In John Patrick Stanley´s Doubt both Meryl Streep and Philip Seymour Hoffman have the best interests of the pupils at their Catholic school at heart. However, they differ in their ideas about how to achieve this. Meryl Streep’s character is an old-fashioned disciplinarian, and Philip Seymour Hoffman is an open-minded liberal. She will do anything to prevent him from introducing a more tolerant, lenient culture into her Catholic school, including fabricating an ‘incident’ to justify firing him. Hoffman’s flaw is his belief that being open about his doubts will bring about positive change. By the end of the story, however, Hoffman is able to accept that there are some things he can’t change. This insight is the direct result of the intense and ultimately successful attack on him by Meryl Streep.

So, if it’s clear what the antagonist wants, then the main character’s flaw is going to be just what they need to get the job done.

What makes the main character’s goal so hard to achieve?
What specific thing does the main character have to achieve for us to know the story is over? What do they have to win, conquer, escape from, retrieve, deliver, refrain from… etc.? And what makes it so much harder for them to achieve this than for anyone else? Why is this the worst possible situation for this character to have to deal with? I mean, none of us wants to be buried alive or stuck on a hijacked plane, so that level of generic, primal emotion works on a plot level. But what specific difficulty does this particular goal raise for the main character in this particular story?

In Darren Aronofsky’s Black Swan Nathalie Portman’s character finally achieves the lead role in a major ballet production, after years of hard graft and numerous disappointments. However, this achievement turns out to be the beginning, not the end of her story, because in order to dance the part to the director’s satisfaction, she must unleash the dark side of her psyche, which she has kept hermetically sealed away. What makes this task so hard for her to fulfil, is her extreme emotional and sexual repression and its manifestation in her ruthless perfectionism. Her flaw is her inability to let go without losing control, which ultimately proves fatal.

Here’s another example: In Tangled the main character Rapunzel wants to go to the beguiling lanterns that float in the distant sky once every year, but she’s locked in a tower by her wicked stepmother, Gothel. In order to achieve her goal she must escape, but in order escape she needs to lose her innocence, her naivety, and to rebel against her stepmother. This is particularly hard for Rapunzel, because she has been kept completely ignorant of the outside world. She wouldn’t know where to start. Rapunzel’s flaw is her innocence and ignorance, which is precisely why her goal seems so impossible to achieve.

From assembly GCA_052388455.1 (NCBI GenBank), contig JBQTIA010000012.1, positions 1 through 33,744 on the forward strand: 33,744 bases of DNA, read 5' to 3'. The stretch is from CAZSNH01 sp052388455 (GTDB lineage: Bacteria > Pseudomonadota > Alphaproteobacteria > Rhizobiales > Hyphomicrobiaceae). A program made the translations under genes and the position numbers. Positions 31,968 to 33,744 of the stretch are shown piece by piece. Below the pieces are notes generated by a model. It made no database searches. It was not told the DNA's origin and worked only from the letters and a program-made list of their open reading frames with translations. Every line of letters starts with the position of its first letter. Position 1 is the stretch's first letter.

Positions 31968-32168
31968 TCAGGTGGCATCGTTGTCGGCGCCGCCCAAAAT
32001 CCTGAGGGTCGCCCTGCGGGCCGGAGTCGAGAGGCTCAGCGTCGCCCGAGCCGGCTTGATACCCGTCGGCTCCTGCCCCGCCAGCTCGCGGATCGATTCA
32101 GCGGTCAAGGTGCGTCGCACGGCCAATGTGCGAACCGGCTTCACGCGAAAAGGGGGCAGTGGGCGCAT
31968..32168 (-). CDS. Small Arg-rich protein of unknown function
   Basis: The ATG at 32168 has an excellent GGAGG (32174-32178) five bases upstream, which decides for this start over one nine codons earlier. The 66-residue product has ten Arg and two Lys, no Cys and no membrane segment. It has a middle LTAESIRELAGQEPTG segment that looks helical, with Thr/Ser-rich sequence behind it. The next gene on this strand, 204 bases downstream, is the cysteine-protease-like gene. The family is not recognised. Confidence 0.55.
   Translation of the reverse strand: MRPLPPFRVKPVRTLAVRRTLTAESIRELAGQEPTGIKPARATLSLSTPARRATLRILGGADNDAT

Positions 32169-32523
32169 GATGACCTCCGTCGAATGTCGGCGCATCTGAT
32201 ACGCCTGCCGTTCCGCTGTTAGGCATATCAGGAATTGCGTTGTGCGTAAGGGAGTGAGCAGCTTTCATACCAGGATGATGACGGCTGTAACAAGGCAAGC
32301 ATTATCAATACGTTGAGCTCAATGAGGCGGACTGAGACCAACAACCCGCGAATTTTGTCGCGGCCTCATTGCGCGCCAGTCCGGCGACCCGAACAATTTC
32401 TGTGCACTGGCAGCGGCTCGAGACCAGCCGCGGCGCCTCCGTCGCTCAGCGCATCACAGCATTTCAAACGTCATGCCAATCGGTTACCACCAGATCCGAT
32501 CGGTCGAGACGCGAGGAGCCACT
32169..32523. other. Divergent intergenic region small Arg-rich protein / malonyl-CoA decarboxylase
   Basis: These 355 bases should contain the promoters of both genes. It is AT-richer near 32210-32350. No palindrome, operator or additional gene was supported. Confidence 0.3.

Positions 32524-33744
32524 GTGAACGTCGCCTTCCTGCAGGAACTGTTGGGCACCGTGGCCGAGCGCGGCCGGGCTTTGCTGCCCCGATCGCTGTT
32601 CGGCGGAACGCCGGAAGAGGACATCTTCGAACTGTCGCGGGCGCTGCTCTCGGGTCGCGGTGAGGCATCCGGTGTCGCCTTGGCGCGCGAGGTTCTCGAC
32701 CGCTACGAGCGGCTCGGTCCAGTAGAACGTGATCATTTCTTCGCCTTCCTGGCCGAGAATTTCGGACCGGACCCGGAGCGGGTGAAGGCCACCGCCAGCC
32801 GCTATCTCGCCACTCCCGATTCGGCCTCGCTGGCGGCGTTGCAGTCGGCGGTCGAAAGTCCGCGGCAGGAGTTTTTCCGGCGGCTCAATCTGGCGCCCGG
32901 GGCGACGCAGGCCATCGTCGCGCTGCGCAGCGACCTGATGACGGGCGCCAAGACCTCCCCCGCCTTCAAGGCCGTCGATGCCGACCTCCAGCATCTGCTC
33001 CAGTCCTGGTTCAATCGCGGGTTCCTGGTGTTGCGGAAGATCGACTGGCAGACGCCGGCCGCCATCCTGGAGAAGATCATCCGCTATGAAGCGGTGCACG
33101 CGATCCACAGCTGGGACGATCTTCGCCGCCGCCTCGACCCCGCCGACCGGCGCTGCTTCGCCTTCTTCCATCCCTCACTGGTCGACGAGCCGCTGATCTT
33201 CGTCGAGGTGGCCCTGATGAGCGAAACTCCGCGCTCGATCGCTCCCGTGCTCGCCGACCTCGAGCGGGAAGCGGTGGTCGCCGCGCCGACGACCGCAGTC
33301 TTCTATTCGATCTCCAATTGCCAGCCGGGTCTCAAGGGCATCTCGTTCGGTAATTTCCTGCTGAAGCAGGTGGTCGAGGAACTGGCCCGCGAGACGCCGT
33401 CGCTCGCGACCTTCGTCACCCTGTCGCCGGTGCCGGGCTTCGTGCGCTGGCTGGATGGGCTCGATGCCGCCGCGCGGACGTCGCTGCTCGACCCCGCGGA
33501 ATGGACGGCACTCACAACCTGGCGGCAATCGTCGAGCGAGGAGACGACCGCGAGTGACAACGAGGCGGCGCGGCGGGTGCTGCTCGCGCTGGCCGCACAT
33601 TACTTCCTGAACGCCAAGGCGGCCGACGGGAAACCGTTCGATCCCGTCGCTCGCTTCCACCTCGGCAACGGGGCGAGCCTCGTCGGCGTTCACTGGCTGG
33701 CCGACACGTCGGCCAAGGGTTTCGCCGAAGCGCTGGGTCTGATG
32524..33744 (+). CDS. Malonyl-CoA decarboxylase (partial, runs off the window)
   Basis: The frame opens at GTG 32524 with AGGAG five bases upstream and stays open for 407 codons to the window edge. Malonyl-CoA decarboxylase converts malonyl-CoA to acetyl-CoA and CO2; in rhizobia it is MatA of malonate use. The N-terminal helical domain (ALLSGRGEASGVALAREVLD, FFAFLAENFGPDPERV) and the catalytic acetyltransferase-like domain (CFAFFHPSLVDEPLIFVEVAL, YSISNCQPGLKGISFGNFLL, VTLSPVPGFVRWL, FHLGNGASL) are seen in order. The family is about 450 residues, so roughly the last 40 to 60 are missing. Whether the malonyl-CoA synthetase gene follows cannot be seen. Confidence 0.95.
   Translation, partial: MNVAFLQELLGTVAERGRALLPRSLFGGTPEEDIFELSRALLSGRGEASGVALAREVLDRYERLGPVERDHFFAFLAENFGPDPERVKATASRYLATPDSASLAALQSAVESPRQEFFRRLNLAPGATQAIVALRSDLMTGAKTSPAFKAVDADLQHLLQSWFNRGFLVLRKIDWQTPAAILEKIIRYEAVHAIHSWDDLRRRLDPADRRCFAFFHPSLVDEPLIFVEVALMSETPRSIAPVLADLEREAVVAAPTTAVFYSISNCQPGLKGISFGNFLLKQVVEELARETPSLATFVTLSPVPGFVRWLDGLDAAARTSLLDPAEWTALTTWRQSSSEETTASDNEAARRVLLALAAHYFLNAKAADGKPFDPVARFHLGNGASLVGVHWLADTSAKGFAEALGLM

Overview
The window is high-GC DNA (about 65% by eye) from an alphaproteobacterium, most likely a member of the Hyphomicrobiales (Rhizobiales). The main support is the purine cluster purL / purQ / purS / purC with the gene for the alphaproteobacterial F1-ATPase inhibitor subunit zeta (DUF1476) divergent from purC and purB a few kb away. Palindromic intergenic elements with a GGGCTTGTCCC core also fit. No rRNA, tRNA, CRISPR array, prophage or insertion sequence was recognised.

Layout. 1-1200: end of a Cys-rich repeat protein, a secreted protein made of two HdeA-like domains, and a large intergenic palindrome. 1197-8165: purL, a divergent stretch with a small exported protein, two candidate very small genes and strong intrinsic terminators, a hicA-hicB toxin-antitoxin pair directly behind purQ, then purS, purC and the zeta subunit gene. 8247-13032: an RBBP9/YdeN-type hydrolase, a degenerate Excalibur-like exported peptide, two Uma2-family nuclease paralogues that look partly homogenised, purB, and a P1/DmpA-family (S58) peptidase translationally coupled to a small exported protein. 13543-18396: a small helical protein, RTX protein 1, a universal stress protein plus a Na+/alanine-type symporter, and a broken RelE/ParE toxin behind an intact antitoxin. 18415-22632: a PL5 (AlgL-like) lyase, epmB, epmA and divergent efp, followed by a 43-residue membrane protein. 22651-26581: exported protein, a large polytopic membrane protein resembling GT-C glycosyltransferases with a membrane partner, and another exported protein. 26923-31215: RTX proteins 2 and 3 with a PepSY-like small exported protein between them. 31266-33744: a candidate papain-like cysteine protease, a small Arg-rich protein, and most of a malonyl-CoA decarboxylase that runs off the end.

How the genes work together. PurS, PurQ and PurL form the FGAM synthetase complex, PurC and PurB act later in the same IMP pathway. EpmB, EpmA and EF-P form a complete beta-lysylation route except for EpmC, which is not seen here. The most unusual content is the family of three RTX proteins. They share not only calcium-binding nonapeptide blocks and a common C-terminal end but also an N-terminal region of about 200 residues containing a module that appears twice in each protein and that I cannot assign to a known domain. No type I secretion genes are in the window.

So, the specific reason why achieving the goal is difficult for the main character, is intimately linked with their flaw.

These are three questions I’ve found useful, but I’m sure there are others. In any case, being as clear as possible about the main character’s flaw is a powerful way to focus on what obstacles to put in their way, it helps to crystallize thematic issues and it’s a hugely important component for a good logline… in short, well worth spending ten minutes on!


Adaddinsane said...

Nice one, Dave.

You at London SWF?

And today's verification word is "werdial" - (adj) "capable of transmogrifying into human form".

Raving Dave Herman said...

Thanks, Steve.

Definitely going to be at the LSF. Look forward to seeing you there!


Phil Gladwin said...

Nice stuff Dave - I think it's worth teasing out even more that you get a really good effect if your antagonist is the one person in the world best placed to attack the protagonist's flaw. Hit them where it hurts! I find it really helps to step back and make sure I'm sure I've got this opposition exactly in place.

Not going to be at LSF this year, sadly, so can I trust you to have a pint for me?